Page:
Author: Nicholas Orme
Publisher: Cornell University Press
Expected Publication Date: March 13th 2012
Medieval children lived in a world rich in poetry, from lullabies, nursery rhymes, and songs to riddles, tongue twisters, and nonsensical verses. They read or listened to stories in verse: ballads of Robin Hood, romances, and comic tales. Poems were composed to teach them how to behave, eat at meals, hunt game, and even learn Latin and French. In Fleas, Flies, and Friars, Nicholas Orme, an expert on childhood in the Middle Ages, has gathered a wide variety of children’s verse that circulated in England beginning in the 1400s, providing a way for modern readers of all ages to experience the medieval world through the eyes of its children.
In his delightful treasury of medieval children’s verse, Orme does a masterful job of recovering a lively and largely unknown tradition, preserving the playfulness of the originals while clearly explaining their meaning, significance, or context. Poems written in Latin or French have been translated into English, and Middle English has been modernized. Fleas, Flies, and Friars has five parts. The first two contain short lyrical pieces and fragments, together with excerpts from essays in verse that address childhood or were written for children. The third part presents poems for young people about behavior. The fourth contains three long stories and the fifth brings together verse relating to education and school life.
Fleas, Flies and Friars reminded me of nothing so much as Terry Jones' Medieval Lives. I am sorry to admit that, prior to reading Medieval Lives, I was one of those individuals that thought the term "dark ages" fitting. Medieval Lives taught me about the richness of the medieval life, and how many things modern Western culture accepts as fact about the middle ages are patently false (just in case you think they believed the world was flat, they didn't.) Orme has expanded upon that understanding to encompass childhood. Much of Orme's content comes from an invaluable source: a collection of school boy notebooks. These teenage boys were encouraged to write verses or songs they knew from childhood, or to make up their own, to then translate into Latin or French. I could not help but laugh at the constancy of teenage attitude: one wrote in the front of his notebook, "Who steals this book should be hanged by the neck; who blames what's here may kiss my rear." Another gem is the list of insults a boy translated into Latin: "Thou stinkest. Thou are a false knave. Thou are worthy to be hanged. His nose is like a shoeing horn. Turd in thy teeth! I shall kill thee with my own knife!" (I simply cannot type, read, or say out loud that "turd in thy teeth" bit without giggling like a school girl.)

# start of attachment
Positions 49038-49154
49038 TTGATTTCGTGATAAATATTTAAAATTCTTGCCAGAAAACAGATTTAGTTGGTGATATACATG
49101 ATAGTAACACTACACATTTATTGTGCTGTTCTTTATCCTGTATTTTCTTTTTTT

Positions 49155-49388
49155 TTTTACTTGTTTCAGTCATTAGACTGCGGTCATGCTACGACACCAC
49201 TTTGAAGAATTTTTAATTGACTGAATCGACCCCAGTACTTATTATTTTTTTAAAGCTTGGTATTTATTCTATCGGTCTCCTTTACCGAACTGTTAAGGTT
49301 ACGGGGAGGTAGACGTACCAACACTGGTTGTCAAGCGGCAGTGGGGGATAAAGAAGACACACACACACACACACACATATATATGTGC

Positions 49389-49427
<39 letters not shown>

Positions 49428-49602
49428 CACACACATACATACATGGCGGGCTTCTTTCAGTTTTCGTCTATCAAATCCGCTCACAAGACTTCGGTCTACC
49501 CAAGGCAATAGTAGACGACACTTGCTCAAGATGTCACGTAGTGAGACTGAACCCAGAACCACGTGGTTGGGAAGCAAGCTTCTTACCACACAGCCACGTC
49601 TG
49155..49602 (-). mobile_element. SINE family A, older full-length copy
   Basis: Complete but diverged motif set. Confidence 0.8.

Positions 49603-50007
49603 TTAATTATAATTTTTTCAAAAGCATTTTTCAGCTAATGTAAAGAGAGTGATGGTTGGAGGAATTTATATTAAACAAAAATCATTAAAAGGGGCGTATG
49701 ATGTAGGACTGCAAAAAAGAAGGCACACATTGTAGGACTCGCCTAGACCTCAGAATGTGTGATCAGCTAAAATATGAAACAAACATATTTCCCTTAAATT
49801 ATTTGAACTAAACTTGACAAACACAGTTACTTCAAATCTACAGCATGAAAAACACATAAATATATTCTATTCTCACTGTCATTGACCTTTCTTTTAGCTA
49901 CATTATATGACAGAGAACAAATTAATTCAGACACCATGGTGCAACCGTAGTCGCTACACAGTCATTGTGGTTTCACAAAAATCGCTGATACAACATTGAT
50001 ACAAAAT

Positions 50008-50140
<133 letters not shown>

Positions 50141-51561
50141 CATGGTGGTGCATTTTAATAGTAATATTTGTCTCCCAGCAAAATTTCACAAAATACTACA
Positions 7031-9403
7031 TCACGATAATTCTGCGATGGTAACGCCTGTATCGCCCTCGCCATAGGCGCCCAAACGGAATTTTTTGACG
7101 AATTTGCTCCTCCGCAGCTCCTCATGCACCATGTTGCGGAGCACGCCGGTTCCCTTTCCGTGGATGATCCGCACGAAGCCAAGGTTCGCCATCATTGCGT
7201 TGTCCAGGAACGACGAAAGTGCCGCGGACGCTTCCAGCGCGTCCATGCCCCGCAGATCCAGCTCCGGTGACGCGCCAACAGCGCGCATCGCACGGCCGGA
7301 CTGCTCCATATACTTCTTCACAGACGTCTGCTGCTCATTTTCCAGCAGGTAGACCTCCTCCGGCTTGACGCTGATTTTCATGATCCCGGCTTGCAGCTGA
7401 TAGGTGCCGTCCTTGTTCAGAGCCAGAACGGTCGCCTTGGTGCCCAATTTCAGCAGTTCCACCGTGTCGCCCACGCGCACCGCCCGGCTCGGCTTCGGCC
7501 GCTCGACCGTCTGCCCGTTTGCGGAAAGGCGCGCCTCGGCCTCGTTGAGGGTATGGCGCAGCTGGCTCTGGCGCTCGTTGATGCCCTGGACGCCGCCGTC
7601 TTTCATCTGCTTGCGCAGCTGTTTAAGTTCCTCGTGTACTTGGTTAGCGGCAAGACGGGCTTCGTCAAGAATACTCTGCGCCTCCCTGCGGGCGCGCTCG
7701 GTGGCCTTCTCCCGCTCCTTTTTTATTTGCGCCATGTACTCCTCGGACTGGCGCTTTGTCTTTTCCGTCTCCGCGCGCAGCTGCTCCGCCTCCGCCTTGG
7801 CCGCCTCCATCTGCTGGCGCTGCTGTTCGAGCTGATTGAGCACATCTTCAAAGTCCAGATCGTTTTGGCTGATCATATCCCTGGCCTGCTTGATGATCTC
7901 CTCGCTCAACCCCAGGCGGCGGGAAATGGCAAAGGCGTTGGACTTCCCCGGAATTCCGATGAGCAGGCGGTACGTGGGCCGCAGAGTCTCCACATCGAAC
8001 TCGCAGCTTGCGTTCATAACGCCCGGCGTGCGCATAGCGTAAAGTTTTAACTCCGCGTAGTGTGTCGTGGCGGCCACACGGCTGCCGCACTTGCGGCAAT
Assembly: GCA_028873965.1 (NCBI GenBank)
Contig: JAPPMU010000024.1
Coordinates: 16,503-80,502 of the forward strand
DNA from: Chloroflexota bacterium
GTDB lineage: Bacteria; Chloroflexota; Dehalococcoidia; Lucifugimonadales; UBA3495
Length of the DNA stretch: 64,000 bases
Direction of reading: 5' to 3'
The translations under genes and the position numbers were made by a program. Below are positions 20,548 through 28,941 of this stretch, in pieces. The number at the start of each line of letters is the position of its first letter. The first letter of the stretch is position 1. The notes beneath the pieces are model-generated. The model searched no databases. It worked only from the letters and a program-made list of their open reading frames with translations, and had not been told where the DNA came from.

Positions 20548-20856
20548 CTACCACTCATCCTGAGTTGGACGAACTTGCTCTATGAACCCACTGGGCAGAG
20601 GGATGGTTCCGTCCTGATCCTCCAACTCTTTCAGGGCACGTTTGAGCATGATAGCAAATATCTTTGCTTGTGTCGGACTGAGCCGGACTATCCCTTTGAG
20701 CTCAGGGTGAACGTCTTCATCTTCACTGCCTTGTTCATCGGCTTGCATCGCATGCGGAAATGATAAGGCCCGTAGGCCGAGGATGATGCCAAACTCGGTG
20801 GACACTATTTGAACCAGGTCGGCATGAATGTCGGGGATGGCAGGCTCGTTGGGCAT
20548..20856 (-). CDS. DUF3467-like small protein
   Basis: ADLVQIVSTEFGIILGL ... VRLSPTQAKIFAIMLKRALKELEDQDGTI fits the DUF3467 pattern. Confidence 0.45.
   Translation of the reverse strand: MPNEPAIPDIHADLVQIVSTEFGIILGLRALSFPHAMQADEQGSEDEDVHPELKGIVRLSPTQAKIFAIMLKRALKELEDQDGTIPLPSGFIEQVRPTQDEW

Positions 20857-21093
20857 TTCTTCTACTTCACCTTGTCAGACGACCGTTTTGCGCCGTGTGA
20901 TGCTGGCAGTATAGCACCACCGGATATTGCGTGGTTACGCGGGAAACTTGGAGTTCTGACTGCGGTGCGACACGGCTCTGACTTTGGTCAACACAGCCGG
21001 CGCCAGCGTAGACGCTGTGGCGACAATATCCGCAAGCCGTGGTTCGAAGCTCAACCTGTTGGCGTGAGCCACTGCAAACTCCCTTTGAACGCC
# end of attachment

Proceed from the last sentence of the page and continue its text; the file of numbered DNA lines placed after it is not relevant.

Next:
Orme does a good job of forewarning the reader of differences in what was acceptable in the middle ages versus modern times, prior to the reader becoming outraged. It would be really easy to get caught up in the violence ('hey, that's child abuse' or 'how could a child do that?') and then totally miss the humor. Orme acknowledges the difference in such a way that it eases the reader into appreciating the poetry for what it was, not what we expect it to be. Likewise, he is quick to point out the dearth in poetry for or about girls (the lecture on how to be a good, godly wife notwithstanding.) This is not a fault of Orme's but of history's. Women probably had just as lively poems, stories, and songs, but women were not formally educated (meaning no school notebooks from girls) and all that oral tradition was lost.
Each of the five parts of Fleas, Flies and Friars starts with an excellent introduction, followed by tons of poetry. Wherever possible, he left the Middle English alone - updating it enough to make it comprehensible to the casual reader, but preserving enough of the original vocabulary to give it a decided "other" feeling. Footnotes abound, clarifying changes in word meaning, defining words that are no longer used, or simply providing contextual understanding. Fleas, Flies and Friars is a wonderful bit of academic-light, making what could have been Heavy History an entertaining insight into the lives of medieval childhood.
I received an ARC from netgalley.com